Friday, April 21, 2006

I object

I just came from the four day class on developing computer programs using object oriented methodologies. I just have one question: does the object oriented world have any concept of a batch or set processing?

I will use the following pseudo SQL as an example: SELECT a,b,c,d,e FROM table1 INNER JOIN table2 LEFT JOIN table3 LEFT JOIN table4 WHERE table1.criteria = 'something'. The set from table1 will select about 50,000 rows (records) from a 12,000,000 row table. The table2 table will have 1 to 7 corresponding table1 records. Tables table3 and table4 are (for simplicity sake) optional (i.e. 0..1).

You have a data class for table1. The data object class has load and save methods to select and update data using SQL by unique id. I assume you would have to add a method to the data class to provide a way to return a collection of a) unique ids or b) objects by non-unique key selection criteria (hopefully an indexed column). If you have a unique id then you must create a new object and load it by ID (which would have horrible performance going one record at a time?). Then you would load the corresponding table2 object. What about the two optional tables? Would the class for the optional tables know to return a null or default value if the load method does not find a corresponding record? Back to table1; would you load all columns as part of the standard object load method even if you need maybe ten percent of the record?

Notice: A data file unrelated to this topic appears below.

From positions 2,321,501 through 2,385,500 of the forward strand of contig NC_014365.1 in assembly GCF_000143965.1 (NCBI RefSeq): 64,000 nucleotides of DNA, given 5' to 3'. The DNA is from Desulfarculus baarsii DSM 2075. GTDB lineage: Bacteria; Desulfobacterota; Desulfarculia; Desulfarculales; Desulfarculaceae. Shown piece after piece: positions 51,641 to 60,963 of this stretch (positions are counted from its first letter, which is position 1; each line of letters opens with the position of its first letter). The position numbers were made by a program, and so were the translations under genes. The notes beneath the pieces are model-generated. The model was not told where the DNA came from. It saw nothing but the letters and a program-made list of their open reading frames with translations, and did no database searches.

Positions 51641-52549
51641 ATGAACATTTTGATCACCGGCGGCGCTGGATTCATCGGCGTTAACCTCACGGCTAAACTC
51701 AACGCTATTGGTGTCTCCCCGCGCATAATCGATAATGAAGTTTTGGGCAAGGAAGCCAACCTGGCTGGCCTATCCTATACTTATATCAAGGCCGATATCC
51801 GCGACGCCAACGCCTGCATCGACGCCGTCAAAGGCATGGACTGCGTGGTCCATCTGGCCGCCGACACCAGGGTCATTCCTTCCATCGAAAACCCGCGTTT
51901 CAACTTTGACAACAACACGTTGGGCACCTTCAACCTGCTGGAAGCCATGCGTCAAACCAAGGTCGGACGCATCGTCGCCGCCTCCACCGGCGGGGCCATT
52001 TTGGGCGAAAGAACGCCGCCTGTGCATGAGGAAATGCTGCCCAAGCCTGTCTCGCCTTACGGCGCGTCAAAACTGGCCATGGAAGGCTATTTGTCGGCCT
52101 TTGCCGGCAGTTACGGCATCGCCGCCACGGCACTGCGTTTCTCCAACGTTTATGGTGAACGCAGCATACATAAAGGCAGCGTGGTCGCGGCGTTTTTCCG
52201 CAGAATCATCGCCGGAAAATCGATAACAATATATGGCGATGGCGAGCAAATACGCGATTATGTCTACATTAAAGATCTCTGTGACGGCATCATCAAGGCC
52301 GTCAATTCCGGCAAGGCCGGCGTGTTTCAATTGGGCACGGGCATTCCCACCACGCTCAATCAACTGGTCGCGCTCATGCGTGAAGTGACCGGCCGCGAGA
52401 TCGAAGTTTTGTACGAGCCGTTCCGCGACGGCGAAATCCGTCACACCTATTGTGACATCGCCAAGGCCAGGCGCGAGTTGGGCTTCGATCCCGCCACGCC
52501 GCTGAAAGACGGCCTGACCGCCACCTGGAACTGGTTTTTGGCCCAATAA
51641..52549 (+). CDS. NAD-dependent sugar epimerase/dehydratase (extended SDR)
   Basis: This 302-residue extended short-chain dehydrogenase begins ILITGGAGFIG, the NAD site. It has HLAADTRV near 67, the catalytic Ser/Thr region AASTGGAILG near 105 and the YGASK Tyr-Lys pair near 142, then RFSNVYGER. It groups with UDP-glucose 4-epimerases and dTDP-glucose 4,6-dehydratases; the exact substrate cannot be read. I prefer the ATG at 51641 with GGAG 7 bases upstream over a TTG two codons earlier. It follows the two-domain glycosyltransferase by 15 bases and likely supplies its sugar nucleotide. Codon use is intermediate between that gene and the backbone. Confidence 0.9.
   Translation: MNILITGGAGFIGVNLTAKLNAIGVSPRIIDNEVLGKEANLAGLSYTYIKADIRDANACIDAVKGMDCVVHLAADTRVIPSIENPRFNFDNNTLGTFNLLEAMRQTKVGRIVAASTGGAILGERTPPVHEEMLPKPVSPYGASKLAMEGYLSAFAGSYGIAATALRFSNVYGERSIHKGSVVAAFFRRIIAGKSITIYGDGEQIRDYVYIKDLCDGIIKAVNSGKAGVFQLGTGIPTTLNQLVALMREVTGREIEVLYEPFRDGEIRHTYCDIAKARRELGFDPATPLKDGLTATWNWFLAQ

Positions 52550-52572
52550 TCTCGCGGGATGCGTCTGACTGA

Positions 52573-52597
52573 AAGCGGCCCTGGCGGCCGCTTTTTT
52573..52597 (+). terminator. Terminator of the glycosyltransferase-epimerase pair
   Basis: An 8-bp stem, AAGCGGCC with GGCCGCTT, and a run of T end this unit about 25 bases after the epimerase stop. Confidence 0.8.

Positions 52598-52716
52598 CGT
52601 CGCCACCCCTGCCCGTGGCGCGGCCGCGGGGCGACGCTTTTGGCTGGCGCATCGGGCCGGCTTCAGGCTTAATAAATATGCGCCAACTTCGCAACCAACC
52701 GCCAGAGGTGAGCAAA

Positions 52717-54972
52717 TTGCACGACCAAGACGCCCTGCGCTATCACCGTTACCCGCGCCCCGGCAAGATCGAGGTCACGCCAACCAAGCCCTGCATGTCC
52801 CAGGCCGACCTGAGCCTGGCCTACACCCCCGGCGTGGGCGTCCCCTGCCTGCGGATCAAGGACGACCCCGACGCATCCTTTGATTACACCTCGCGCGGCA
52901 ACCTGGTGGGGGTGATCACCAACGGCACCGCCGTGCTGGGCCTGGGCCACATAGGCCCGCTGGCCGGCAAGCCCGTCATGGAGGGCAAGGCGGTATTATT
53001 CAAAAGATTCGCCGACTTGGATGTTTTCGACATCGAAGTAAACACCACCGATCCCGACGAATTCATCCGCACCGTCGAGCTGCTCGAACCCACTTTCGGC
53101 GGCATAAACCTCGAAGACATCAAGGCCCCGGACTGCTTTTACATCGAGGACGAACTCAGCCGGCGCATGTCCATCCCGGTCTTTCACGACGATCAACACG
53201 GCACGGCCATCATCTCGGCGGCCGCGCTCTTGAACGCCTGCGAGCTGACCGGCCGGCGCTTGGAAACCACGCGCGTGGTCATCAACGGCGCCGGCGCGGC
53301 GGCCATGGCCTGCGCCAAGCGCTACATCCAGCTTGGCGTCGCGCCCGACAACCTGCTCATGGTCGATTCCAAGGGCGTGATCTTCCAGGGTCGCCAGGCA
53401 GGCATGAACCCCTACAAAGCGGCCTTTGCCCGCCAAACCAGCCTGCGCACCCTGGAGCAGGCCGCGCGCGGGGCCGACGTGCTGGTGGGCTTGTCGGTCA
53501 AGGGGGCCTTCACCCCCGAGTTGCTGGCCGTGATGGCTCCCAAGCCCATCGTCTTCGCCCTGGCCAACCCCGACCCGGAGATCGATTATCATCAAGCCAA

It just seems so inefficient.

Would you create a completely separate "view" class for every single optimized sequence of SQL that would return a result set? In other words, try to create a reusable cursor that would map to a linear class.

And now the big question: how do accomplish this when the ERP system maps their file objects to three or (and usually) more tables in a positional way that cannot be materialized because of time elements?

I am so f'ing glad it's Friday.

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